Bombardier Global series

The large cabin business jets built by Bombardier are clearly a derivative of the Challenger series and Regional Jet series 100/200. This is especially visible when looking at the front of the fuselage as the cockpit windows and cabin windows are the same (at least for most versions). However, the Globals have a slightly different tail with no bullet fairing at the top, but still with an intake in the short dorsal fin. The tail cone is rounded and has an APU exhaust on the right. Finally, the engines have a single exhaust. 

The nose of Global series is clearly similar to that of the CRJ and Challenger family.

Tail and engine nacelles of Global series until the 6500. Note the APU exhaust in the side of the tail cone.

Different versions

To differentiate between the subtypes you have to look at

  • the fuselage length
  • the number of cabin windows
  • the size of the cabin windows
  • the top of the vertical stabiliser
  • the angle of the winglets

Bombardier BD-700-1A10 Global Express, Global Express XRS & Global 6000/6500

The Global Express was the first version of the Global series. The Global Express XRS is an improved Global Express. It is as big as its predecessor and is supposed to have an additional windows on each side: thirteen to the left, fourteen on the right. This results in less space between the cockit windows and the first cabin window. This is especially visibile on the right side, see photos below. However, we are not sure whether older Global Expresses have this extra cabin window as well, or that the number of cabin windows was optional.

Global 6000 is a new marketing name for the Global Express XRS, to bring it more in line with the rest of the Global line-up. It is not different from the XRS.

The Global 6500 is a Global 6000 with Rolls Royce Pearl engines and re-contoured wings. The engine nacelles are the same however, and the wing shape change is probably not visible either. So there is no way of distinguishing the Global 6500 from the Global 6000.

Global Express, with eight cabin windows until the emergency exit

Global Express XRS, with nine cabin windows before the emergency exit

Confusion possible with

Canadair Regional Jet 700


The Canadair Regional Jet series, especially the 700 as shown, is similar in appearance as the Global series, but has engine nacelles with a separate fan exhaust. Also the tail cone is shorter and has the APU exhaust at the end.

Gulfstream G500/G600/G650/G700/G800


The Gulfstream large cabin jets are the main competitor of the Global family. They are also similar in appearance, but have less, much larger oval cabin windows and different style cockpit windows. Also, the Gulfstreams have no intake in the dorsal fin and the APU exhaust is below the right engine.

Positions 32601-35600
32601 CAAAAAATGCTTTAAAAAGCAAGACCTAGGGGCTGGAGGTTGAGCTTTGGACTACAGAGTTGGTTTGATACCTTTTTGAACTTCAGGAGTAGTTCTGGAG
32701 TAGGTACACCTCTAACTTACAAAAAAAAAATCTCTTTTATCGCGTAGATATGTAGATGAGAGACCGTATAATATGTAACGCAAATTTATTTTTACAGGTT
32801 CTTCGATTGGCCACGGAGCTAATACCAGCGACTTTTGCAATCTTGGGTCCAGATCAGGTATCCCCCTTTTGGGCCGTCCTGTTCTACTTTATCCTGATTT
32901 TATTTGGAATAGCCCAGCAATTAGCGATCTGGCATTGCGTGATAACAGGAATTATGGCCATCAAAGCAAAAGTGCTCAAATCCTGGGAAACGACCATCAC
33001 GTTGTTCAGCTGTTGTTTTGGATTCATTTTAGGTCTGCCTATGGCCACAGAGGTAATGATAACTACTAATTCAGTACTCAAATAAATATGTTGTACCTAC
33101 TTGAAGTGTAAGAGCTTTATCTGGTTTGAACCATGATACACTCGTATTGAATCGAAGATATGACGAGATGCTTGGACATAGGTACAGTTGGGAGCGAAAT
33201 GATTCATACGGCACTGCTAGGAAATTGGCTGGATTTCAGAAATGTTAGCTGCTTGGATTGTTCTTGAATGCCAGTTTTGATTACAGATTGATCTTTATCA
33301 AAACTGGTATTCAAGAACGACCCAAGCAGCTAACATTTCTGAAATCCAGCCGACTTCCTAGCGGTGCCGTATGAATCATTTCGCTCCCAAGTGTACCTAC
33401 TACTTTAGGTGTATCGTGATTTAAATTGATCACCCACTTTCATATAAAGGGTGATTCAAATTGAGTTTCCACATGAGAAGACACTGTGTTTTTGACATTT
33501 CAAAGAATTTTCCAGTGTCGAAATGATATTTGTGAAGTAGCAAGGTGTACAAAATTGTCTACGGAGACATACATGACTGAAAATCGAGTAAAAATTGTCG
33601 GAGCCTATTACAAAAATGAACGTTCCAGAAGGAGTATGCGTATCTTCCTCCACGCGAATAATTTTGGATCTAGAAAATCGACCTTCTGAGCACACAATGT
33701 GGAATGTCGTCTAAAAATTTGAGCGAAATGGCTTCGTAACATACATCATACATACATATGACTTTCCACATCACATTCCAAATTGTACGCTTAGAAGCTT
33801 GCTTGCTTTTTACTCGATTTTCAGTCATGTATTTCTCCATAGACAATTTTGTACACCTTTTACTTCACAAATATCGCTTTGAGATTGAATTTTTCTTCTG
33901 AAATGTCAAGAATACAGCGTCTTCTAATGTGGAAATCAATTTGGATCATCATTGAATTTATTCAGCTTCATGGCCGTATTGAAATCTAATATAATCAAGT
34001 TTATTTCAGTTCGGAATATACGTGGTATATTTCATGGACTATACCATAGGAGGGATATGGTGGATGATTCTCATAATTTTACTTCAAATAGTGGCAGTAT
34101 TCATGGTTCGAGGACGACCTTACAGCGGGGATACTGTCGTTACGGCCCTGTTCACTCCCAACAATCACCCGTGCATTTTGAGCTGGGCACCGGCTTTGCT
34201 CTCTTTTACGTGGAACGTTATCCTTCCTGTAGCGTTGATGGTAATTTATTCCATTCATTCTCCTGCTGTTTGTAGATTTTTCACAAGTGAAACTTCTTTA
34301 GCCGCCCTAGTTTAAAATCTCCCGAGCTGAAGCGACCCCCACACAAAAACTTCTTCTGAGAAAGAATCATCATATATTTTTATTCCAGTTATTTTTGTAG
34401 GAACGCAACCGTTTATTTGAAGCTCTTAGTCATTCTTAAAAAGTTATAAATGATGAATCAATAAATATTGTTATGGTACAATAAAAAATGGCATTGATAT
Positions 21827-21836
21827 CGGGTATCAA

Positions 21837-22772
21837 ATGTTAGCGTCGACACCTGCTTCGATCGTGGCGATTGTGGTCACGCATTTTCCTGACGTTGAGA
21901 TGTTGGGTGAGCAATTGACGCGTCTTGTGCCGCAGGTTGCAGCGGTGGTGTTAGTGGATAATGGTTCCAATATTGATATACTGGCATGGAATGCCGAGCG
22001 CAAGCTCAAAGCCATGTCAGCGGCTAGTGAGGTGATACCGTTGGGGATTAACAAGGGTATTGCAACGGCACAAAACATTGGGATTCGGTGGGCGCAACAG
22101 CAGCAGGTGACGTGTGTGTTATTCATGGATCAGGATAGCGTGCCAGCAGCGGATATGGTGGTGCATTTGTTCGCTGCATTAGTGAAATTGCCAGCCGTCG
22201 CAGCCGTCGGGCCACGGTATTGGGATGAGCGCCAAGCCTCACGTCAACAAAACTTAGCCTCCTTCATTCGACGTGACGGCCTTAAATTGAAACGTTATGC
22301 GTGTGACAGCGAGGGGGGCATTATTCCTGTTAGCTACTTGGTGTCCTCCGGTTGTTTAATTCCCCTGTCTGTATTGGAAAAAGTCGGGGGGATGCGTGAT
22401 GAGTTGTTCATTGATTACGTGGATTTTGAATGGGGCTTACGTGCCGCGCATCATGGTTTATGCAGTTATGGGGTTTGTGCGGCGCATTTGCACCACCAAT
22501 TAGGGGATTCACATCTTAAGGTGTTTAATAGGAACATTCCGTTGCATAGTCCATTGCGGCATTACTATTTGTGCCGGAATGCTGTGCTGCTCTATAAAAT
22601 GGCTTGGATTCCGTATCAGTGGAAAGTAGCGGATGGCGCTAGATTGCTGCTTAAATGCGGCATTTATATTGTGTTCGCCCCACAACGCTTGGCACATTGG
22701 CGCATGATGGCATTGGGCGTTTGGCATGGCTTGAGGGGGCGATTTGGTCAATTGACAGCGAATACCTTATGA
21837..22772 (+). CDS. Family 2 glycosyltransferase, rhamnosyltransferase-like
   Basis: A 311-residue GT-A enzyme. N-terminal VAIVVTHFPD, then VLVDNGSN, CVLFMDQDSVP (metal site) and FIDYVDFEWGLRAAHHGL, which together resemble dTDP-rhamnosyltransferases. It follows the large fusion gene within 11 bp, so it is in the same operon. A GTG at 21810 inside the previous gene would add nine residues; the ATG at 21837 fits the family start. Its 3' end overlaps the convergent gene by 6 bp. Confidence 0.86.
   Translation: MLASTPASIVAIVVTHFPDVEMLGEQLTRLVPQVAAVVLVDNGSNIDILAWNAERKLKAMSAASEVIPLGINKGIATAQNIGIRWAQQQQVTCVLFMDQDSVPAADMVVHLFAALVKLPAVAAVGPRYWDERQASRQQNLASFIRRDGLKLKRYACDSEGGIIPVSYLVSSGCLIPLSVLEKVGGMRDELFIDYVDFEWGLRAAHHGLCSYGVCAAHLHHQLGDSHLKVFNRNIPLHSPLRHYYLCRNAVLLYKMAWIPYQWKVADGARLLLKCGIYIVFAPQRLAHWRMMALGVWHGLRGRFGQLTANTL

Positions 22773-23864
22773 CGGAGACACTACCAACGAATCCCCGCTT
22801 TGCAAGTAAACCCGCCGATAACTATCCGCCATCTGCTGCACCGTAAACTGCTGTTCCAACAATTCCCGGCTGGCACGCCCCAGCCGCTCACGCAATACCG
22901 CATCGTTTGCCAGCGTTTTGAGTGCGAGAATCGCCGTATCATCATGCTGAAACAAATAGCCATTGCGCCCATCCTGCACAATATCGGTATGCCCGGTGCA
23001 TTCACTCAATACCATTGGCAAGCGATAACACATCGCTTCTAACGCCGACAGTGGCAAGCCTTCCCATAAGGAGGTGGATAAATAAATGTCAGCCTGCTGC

Bombardier BD-700-1A11 Global 5000/5500

The Global 5000 is somewhat shorter than the Global Express. So if you think: “what a short Global Express!”, it is probably a Global 5000. But you probably have to see them side by side to make the difference clearly visible. You can probably not trust the number of windows considering the story for the Global Express XRS.

Like the Global 6500 the Global 5500 is an improved Global 5000 with different engines and re-shaped wings. However, the external differences are not noticable.

The Global 5000 is shorter than the Global 6000, but this is only obvious when you see them side-by-side.

Bombardier BD-700-2A12 Global 7500 & Global 8000

The Global 7500 is an improved Global 6000 to compete with the Gulfstream G650ER. It is more than three metres longer than the Global 6000, which makes it look more like a Regional Jet Series 700. The main difference compared to the CRJ700 is that the engines have a single exhaust, whereas the CRJ700s have a separate fan exhaust. Also the Global 7500 has a different top of the vertical stabiliser. Finally the cabin windows are significantly larger and the winglets are tilted outward.

The Global 8000 was to be shorter than the Global 7500, but current plans are such that it will be externally the same as the 7500. Only the systems settings and fuel tanks will be different from the 7500, allowing it to fly faster and further. Existing Global 7500s can later be modified to 8000s.

The Global 7500 clearly has larger cabin windows than the original Globals.

Also the top of the vertical stabiliser Global 7500 is slightly different from previous models.

Sentinel R1 & E-11A

The Royal Air Force operated an airborne battlefield and ground surveillance version of the BD‑700, designed as Sentinel R1. It is fitted with large bulbs on top of and below the fuselage. To compensate for the disturbances, the Sentinel has two ventral fins.

The US Air Force has a similarly configured aircraft for battlefield support, known as E-11A.

The Sentinel R1 is a surveillance aircraft based on the BD-700. Note the bulges op top of and underneath the fuselage.

Underneath the rear fuselage the Sentinel R1 has two large ventral fins.

Saab GlobalEye

Another military version is the GlobalEye, designated S106 in Swedish service. It is an airborne early warning variant, with a large bar placed above the fuselage. Like the Sentinel and E-11 this version has two ventral fins. In additiona, there are small fins halfway the horizontal stabilisers, up and down.

Saab offers an AEW version of the Global series, marketed as GlobalEye. The bar antenna on top of the fuselage is the key feature.